Date of this Version
Proceedings of the NASS 25th Annual Meeting / The Spine Journal 10 (2010) 74S–75S. doi: 10.1016/j.spinee.2010.07.202
BACKGROUND CONTEXT: Occupation is strongly correlated to low back pain (LBP). Specific occupational activities associated with low back pain include poor posture, whole body vibration, and repetitive lifting. These activities have a common link: they result in fatigue of the primary spinal extensor musculature. This fatigue may lead to increased intervertebral loading - a stimulus for disc degeneration. If true, this association could provide a vital connection between detrimental physical activities and LBP. However, the link between muscle fatigue and increased load across the disc space has never been quantified in vivo.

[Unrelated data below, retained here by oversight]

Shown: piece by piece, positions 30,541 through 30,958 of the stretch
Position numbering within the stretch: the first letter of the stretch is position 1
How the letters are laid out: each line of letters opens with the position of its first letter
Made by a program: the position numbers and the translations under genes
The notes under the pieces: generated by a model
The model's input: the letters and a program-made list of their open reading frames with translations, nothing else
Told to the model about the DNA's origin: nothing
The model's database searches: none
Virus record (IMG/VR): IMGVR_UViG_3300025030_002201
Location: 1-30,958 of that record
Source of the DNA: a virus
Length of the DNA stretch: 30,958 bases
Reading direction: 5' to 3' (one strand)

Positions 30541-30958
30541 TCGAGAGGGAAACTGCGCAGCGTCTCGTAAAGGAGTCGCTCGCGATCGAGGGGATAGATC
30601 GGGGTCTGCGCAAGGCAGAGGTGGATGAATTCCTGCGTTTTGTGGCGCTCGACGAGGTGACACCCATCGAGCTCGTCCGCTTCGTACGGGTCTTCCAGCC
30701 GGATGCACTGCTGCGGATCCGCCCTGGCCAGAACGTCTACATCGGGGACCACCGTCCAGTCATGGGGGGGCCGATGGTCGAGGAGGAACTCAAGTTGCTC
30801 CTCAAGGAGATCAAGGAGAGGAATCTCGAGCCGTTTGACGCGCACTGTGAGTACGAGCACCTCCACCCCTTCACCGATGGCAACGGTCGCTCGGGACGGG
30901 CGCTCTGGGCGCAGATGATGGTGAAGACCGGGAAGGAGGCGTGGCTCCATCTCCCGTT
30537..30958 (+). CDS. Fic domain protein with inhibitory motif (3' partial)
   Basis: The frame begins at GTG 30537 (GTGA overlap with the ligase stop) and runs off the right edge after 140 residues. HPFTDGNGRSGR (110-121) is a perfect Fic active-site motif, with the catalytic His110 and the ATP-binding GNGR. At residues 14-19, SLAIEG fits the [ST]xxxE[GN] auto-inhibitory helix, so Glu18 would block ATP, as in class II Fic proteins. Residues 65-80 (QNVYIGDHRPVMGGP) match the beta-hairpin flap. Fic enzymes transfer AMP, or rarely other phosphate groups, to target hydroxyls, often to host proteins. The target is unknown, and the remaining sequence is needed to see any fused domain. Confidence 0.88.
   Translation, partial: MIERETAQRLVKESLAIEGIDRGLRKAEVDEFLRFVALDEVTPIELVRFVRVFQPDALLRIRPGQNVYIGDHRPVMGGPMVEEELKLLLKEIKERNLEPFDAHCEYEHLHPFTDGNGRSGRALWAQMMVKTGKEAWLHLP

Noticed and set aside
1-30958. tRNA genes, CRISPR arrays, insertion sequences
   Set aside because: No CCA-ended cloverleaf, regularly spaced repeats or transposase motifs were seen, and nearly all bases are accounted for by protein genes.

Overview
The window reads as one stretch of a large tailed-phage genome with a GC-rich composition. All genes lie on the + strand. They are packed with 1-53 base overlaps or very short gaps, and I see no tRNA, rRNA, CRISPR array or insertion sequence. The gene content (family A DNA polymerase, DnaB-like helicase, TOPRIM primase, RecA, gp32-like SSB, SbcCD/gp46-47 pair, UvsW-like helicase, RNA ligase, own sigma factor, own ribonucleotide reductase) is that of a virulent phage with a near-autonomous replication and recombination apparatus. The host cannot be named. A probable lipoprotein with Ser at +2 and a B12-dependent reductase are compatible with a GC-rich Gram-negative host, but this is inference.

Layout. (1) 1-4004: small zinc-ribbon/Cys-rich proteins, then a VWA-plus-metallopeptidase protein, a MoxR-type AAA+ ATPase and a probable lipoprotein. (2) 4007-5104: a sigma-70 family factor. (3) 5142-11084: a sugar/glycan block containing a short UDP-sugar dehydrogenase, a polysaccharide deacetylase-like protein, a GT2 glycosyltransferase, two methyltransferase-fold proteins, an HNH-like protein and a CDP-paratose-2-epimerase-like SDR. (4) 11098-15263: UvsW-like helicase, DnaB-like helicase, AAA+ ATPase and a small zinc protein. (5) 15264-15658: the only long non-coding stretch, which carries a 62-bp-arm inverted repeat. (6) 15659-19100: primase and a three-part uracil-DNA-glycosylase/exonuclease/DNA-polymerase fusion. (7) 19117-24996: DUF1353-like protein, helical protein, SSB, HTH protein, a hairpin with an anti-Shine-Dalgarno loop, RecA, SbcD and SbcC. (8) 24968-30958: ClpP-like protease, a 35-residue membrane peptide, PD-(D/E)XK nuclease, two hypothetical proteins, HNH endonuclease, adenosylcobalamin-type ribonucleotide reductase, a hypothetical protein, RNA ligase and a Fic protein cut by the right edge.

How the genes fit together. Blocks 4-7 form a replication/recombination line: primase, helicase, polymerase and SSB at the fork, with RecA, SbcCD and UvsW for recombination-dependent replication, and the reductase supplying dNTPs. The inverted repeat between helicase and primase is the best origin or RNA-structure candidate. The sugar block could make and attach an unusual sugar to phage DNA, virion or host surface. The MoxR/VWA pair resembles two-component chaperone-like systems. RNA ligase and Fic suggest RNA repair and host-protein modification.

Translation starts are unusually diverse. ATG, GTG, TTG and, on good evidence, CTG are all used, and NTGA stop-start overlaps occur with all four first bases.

PURPOSE: The purpose of this study was to develop and test a wireless multi-axial force-sensing implant and large animal model of primary extensor muscle fatigue. Combined, these tools allow measurement of in vivo spinal forces during muscle fatigue to quantify changes in spine loading.